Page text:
When the 25-year-old West Hollywood restaurant Dan Tana's burned down in 1980, faithful customers pinned signs to the front door, saying: "Please build it back just the way it was."
So they did.
Of course the customers had to do their part. To get enough empty Chianti bottles to hang in bunches from the ceiling as before, they had to drink a lot of wine, very fast. So they did.
Dan Tana's is a Hollywood institution that, due largely to its regular customers, has changed very little since the early '60s. The interior, which has been featured in several films, is dark and romantic; small tables with red-checkered tablecloths and flickering candles, dark recessed booths and rich red-fabric wallpaper set the tone.
The restaurant bears the name of its Yugoslav founder, former actor-turned-producer Dan Tana, who now spends his days winging between London, Belgrade and Los Angeles. During his acting career in the '50s Tana played character parts such as the tough torpedo engineer in the 1957 movie "The Enemy Below," with Curt Jergens and Robert Mitchum, and regularly appeared on the popular TV series "The Untouchables."
"I always played gangsters, and I usually got killed," Tana said, "but once I killed the mayor of Chicago!" "The Enemy Below," he said wryly, won an Oscar for best sound effects.
If the name Dan Tana sounds familiar, like maybe he was in Aaron Spelling's TV movie and later series, "Vega$," well, he was--but in name only. Spelling, a regular at the restaurant, asked if he could use Tana's name for the lead character in the film, Tana recalled. An agreement was reached--although he did not formally agree to its use in the series--and to this day there is often confusion over who is the real Dan Tana.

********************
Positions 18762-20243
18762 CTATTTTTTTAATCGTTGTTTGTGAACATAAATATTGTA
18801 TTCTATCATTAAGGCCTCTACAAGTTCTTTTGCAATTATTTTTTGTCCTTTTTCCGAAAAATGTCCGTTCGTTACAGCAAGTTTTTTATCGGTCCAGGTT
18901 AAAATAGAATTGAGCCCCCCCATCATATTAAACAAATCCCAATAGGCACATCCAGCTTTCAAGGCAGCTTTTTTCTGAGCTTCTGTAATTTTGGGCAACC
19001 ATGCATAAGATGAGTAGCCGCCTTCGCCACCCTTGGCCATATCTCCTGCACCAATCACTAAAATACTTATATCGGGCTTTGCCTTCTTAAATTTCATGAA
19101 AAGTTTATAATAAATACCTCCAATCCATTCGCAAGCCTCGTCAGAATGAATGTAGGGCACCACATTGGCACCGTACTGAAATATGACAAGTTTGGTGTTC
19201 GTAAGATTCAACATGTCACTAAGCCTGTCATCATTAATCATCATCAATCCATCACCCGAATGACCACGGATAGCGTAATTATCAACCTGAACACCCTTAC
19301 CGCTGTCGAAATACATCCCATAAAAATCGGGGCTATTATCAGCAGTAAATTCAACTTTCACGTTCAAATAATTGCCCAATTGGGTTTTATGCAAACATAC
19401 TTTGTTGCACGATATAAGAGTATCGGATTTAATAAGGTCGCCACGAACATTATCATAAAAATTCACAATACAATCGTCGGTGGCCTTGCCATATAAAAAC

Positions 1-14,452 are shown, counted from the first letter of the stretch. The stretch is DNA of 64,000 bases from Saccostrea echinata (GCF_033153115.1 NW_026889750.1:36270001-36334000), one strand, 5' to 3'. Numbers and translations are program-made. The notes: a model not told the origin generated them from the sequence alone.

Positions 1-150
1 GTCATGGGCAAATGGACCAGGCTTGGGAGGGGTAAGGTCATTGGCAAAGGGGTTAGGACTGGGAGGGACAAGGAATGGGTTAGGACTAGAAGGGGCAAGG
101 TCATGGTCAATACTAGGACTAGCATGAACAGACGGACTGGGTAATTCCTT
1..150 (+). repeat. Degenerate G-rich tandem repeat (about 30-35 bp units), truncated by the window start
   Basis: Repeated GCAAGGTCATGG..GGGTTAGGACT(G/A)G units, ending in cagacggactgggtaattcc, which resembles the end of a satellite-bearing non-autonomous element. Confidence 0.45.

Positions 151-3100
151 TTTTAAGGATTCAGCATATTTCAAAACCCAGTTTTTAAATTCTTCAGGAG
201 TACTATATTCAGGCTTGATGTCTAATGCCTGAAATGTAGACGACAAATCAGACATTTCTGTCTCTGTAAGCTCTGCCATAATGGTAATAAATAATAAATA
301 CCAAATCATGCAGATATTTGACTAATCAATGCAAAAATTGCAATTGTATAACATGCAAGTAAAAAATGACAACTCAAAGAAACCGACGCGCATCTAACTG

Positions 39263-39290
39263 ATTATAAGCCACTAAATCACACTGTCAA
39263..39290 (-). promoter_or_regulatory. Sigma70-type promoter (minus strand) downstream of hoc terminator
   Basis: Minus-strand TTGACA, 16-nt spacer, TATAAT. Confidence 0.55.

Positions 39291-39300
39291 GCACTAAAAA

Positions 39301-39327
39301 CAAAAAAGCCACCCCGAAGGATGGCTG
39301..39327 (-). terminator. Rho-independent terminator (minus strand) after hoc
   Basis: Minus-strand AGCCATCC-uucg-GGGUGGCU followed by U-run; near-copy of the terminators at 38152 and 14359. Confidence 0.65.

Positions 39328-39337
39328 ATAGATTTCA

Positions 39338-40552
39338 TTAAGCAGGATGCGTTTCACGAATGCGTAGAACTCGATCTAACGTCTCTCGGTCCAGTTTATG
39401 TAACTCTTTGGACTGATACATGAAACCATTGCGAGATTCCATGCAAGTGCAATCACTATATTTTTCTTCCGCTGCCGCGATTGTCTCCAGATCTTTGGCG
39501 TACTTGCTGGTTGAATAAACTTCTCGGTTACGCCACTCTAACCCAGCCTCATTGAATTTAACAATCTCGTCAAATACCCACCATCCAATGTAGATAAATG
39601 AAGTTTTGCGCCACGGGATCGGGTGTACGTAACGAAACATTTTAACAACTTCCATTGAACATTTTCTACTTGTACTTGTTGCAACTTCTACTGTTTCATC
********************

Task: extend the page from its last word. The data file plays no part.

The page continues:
Dan Tana's Old World atmosphere is enhanced both by the courteous Yugoslav staff and by the rich garlic and oregano smell of Northern Italian cooking that pervades the dining area. It is a quiet, intimate spot.
But don't get the impression this is a snobby or exclusive establishment. Not at all. In fact, upon entering the restaurant the first thing that strikes one is the friendliness of the staff. Maitre d' Jimmy Cano, a 10-year veteran of Dan Tana's, greets everyone at the door.
And 20-year-veteran Michael Gotovac is the consummate bartender: warm, friendly, confidential.
At Dan Tana's one can get a full meal until 1 a.m. every night. The chef is Mate Mustac, whose specialties include savory Northern Italian dishes.
The menu is large and varied. Entrees range from $12 for pasta with salad to $30 for a New York steak. But you must make reservations if you plan to eat between 6 and 10 p.m. Late at night, your chances of just walking in and immediately being seated are better, but it's advisable to call ahead. It's a small establishment of about 20 tables. Valet parking is available in front.
Dan Tana's, 9071 Santa Monica Blvd.; reservations, (213) 275-9444.